reason - the Union need to be able to stay in play for 3 retreats, otherwise the Confederate victory points are too easily called and there isn’t enough time for their regiments to heavy casualties. They retreat 6” at a time, so need to set up around 20” into the table - but due to ambush and smoothbore ranges, the Confederates need to be within 6” of the Union line and since they are on the hill, this will determine where the hill sits!

  14. A neat little scenario for small forces I just might give something similar a go with my slowly building Triple Alliance, which I haven't lost interest in it's just that other figures are more pleasurably to clean up and paint than Perry castings. I will look out for part two with interest especially to see how it turns out.

  15. Hi Phil, I know what you mean about figure prep. Multi-pose building annoys me and so do worms …. Some of which, despite best efforts see to go undetected until the paint brush is doing its work.

    Once I have gone through a few more play tests, I will put the scenario up, so that the various unit notes, values and special rules are available.

  16. Nice to see a scenario for entry level forces Norm, well done. I don't share your propensity for overthinking games though. To me that's all they are now, too much mental effort tires me out and we seem to have fun anyway.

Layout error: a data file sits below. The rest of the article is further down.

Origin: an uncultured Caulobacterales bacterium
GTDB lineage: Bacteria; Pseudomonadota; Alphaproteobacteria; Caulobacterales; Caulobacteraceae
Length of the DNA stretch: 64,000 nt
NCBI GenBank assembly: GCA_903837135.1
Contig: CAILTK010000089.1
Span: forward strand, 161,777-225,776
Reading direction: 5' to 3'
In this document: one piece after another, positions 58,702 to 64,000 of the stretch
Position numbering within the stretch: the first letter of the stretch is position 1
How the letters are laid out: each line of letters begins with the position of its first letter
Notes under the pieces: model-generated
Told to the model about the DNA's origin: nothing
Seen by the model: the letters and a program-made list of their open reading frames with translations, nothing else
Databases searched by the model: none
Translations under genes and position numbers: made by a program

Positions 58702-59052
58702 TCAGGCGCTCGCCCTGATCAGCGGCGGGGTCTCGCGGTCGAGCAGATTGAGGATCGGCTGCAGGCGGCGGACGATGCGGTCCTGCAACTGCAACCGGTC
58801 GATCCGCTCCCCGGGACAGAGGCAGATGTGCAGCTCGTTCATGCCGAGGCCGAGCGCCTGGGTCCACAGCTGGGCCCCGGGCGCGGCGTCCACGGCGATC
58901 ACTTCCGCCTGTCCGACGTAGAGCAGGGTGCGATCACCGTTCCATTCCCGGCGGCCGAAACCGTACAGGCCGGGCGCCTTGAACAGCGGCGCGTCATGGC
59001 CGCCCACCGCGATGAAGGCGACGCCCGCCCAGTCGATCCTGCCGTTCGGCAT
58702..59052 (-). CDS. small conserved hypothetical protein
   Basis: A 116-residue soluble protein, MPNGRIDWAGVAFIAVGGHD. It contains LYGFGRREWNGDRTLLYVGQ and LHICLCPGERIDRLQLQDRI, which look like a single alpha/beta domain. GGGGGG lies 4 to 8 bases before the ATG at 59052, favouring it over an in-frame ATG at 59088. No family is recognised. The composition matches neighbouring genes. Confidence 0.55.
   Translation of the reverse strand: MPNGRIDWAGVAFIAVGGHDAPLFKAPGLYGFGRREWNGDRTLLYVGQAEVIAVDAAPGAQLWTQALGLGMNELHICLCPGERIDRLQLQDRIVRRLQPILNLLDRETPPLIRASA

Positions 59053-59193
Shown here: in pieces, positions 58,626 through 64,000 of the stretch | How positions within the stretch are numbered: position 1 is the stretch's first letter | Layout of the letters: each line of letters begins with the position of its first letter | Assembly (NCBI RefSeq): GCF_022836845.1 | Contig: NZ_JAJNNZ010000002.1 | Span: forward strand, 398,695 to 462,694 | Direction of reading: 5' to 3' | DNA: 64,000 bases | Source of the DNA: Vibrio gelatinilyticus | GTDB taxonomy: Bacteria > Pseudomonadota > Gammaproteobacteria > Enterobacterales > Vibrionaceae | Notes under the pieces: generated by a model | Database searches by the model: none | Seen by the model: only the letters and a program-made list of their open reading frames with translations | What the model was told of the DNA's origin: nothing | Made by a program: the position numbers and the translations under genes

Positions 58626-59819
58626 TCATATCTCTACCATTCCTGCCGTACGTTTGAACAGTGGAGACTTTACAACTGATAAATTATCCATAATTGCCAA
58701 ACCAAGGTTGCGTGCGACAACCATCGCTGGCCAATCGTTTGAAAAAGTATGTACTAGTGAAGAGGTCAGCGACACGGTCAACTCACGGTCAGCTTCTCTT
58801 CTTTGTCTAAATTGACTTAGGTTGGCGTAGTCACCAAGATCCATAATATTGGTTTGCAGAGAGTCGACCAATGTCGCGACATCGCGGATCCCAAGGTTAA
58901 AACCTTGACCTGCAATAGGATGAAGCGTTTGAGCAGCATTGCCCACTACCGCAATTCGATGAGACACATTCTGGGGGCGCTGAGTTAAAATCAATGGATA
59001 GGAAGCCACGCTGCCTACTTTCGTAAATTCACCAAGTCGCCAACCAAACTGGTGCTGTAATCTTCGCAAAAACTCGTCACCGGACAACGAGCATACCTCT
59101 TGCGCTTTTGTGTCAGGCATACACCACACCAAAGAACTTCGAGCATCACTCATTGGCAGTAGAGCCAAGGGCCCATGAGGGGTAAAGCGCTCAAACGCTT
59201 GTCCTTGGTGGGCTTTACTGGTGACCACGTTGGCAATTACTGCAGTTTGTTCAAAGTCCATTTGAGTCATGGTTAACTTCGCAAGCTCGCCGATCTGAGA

1. Hi David, I am generally coming to that point of view for more of my gaming, though in this instance, the scenario is going to appear in a rule book, so much has to be justified.

  17. This is a great little scenario thanks Norm. When my pal and I get back to ACW we will try this one for sure.

    1. Thanks, I have the scenario in PDF format and there is a bit of nuance to it, so once it has been tested a few time, I will make it available, so hopefully it should give anyone else a good game straight off the bat.

  18. Replies
    1. Hi Roger, thanks for visiting and for the thumbs up.

  19. An elegant scenario Norm 👍

  20. Thanks Matt, it just adds to the spectrum of scenarios to meet time / space and collection needs. Too contained for your goodself I would think, but the principle of part I and Part II could certainly be scaled up for one of your bigger battles - with Day I and Day II being good candidates (Shiloh!) :-)

  21. Nice scenario and the 28mm chaps look great!
    Best Iain

  22. Thanks Ian, I played part II today and hugely enjoyed it …. Plus more toys on the table :-)

  23. There are PLENTY of times in the ACW that one side got the drop on another with a surprise volley. should be more scenarios where this happens. I have a few around here somewhere... (sounds of shuffling papers)..
    Nice looking ACW troops you got there. looking forward to part II just see more of them. 😀

  24. Thanks Stew - I am just writing up the second game now. As part of that play, there was a separate incident, in which a single regiment got off a lucky volley and inflicted 4 hits, which is pretty nasty in the TF-ON system, so in view of what you say, I am happy that the rules can deliver it naturally as well as in a contrived scenario layout.